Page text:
Here is my article with David Davis in today’s FT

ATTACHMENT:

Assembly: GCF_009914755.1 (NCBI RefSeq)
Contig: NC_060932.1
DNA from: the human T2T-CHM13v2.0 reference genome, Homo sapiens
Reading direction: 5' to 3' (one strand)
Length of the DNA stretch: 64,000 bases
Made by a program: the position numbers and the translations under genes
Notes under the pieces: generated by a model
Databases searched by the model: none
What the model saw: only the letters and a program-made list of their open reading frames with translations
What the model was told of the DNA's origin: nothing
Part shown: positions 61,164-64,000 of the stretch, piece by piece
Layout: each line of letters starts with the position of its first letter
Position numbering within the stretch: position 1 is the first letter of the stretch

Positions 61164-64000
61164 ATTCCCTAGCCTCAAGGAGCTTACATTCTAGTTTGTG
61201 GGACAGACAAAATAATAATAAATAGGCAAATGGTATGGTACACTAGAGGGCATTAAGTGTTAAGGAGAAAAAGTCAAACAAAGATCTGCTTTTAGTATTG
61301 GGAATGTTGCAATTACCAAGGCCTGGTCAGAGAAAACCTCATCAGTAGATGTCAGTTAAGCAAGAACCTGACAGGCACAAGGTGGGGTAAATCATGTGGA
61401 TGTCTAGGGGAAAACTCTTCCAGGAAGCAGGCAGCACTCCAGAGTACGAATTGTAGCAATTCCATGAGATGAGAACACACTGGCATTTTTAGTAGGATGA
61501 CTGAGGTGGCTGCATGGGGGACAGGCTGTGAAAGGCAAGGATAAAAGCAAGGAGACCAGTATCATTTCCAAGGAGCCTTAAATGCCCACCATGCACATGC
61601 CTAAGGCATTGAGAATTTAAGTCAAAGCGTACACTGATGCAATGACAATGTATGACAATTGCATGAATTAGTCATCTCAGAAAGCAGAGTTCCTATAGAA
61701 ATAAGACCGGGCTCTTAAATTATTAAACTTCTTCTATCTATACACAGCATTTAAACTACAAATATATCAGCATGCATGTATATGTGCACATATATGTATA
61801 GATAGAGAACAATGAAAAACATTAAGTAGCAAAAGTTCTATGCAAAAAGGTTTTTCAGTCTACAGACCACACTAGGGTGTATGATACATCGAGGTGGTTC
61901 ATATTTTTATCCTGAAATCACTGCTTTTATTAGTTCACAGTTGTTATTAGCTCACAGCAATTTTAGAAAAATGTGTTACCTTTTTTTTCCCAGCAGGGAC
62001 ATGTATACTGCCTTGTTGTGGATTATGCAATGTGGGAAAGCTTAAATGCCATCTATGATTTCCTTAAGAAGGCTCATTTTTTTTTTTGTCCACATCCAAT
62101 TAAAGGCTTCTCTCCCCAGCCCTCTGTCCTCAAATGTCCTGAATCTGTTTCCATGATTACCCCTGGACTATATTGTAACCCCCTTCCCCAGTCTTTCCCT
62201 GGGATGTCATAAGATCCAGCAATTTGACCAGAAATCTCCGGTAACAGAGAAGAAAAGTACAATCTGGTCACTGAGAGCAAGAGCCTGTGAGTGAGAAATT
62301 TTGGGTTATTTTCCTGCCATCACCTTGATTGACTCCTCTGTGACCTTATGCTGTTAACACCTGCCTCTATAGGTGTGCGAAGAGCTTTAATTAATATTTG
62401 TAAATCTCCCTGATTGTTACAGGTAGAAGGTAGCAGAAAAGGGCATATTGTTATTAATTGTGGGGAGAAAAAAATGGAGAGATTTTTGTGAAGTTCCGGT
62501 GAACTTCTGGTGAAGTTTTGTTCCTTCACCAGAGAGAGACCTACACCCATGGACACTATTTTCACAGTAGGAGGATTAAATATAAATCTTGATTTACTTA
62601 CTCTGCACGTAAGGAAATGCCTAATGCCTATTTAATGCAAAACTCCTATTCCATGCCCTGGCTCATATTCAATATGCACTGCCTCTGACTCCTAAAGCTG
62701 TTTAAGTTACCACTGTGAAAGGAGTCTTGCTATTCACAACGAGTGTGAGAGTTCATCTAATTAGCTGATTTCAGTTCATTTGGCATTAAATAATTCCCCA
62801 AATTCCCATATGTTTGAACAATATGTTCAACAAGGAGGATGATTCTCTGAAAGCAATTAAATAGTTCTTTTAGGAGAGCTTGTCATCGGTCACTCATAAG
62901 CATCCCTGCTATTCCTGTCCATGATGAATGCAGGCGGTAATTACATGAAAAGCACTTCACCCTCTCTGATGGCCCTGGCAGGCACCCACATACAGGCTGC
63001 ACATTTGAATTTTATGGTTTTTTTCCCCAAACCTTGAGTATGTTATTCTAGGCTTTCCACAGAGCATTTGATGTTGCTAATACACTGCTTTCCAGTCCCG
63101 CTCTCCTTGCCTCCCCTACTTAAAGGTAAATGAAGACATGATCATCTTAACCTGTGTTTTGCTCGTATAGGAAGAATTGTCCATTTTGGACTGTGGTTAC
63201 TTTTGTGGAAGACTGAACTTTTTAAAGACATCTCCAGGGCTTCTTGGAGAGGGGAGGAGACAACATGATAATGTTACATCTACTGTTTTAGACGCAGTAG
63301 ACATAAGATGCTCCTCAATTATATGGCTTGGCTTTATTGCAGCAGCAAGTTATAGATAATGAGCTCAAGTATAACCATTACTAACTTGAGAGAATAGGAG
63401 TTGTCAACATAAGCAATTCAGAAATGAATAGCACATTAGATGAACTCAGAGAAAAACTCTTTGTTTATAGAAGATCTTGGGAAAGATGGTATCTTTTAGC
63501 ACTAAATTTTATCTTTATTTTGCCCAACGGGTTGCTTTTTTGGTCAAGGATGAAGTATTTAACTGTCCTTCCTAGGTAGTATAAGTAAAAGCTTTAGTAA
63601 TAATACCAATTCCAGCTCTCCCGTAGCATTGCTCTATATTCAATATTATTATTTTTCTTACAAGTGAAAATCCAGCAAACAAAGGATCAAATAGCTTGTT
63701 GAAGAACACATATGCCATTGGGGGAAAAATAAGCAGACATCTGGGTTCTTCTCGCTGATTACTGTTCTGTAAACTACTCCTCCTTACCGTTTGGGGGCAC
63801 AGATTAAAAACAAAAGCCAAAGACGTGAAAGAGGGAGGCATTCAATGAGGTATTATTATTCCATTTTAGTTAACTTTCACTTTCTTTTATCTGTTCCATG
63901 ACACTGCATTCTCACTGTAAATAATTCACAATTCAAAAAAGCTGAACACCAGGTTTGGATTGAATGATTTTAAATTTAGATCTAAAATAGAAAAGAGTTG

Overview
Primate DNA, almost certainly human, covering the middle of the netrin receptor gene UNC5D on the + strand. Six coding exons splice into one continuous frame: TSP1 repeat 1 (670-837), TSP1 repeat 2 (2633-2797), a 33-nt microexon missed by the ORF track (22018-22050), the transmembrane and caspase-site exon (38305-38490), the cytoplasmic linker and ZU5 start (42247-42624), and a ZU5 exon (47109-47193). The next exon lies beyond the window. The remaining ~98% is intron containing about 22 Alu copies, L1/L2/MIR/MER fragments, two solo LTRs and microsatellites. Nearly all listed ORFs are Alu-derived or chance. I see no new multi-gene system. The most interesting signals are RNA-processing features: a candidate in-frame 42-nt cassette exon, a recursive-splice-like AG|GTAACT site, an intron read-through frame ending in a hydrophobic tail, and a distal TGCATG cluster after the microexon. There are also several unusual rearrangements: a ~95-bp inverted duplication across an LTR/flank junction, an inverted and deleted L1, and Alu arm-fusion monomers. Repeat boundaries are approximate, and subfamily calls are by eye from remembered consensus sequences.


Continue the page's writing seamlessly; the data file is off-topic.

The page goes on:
I would rather see finance less proud and industry more content”. Those words were spoken by Winston Churchill almost 90 years ago, but should serve as a mission statement for our financial industry and parliamentarians today. From money laundering to mis-selling, Britain’s banking industry has failed its customers. The Parliamentary Banking Standards Commission, set up to examine how the industry behaved, found that standards were low and the culture was rotten. This reinforced the comments of Adair Turner, former FSA chairman, who branded much City activities as “socially useless”. With assets worth 492 per cent of Britain’s annual gross domestic product, the banking sector is still too large to be stable. Worse still, its failure to lend threatens economic recovery. We need innovative ideas to get businesses moving without having to rely on the banks. Over the past four years we have seen a series of futile attempts to increase lending to business and stimulate the economy. Project Merlin and Funding for Lending schemes have had limited impact. These failures are costly. British businesses currently get 80 per cent of their finance from banks; their US counterparts raise 80 per cent of their finance through capital markets. It is no coincidence that the US economy is growing and creating new jobs while the UK lags behind. For British business to catch up we need a growth agenda that creates jobs and a diverse financing system that breaks the banks’ stranglehold on lending. Research out today shows how to so so. A recent survey by The New City Network, a think tank, revealed that, of the companies refused loans, 93 per cent only approached banks in their search for funding. In contrast, those that sought more diverse financing – from invoice discounting and mezzanine loans to venture capital and private equity – were more successful. The lesson is clear; when it comes to borrowing, British business needs more options. Diversifying the financing of small and medium-sized businesses is not just a job for experienced venture capitalists. The first and most obvious opportunity to do so lies in the £750bn of deposits idling on balance sheets of big UK businesses. If these companies took even a fraction of this money and invested it in partnerships with SMEs and start-ups, the benefits for both sides – and the economy – could be huge. For the large companies, it would bring new ideas and products to their business. For the small companies, it would provide the funds required for them to grow rapidly and create jobs. There are 4.8m SMEs in the UK, employing 60 per cent of the workforce and representing 50 per cent of our GDP. It is these companies, not the FTSE 100 giants, that create the most new jobs. With better access to finance they could create another two million jobs across the UK. For small businesses, the financial crisis has made access to bank finance much more difficult. With banks facing consolidation and deleveraging, there is simply not enough money available to allow SMEs to fulfil their potential. One government review estimated that, in the next three years alone, there will be a funding shortfall of between £84bn and £191bn. This is a massive wasted opportunity. Reliance on bank finance also creates a mismatch between the risk that entrepreneurs take and that shouldered by the banks, whose incentive is not growth, but a fixed return. Small, high growth firms often need loans before they start generating revenue, and may not be able to make regular loan repayments straight away. Partnerships between large companies and SMEs could provide the flexible funding they need. Debt can be used very successfully, and access to the bond market for more mature SMEs should not be overlooked, but we have become too focused on one type of funding, and we are, as a result, in danger of failing our entrepreneurs. We urgently need to develop and encourage new, sustainable and secure sources of finance. It is time to make financial industry less proud and our SMEs more content. Our message to policy makers is simple: diversify lending or be damned.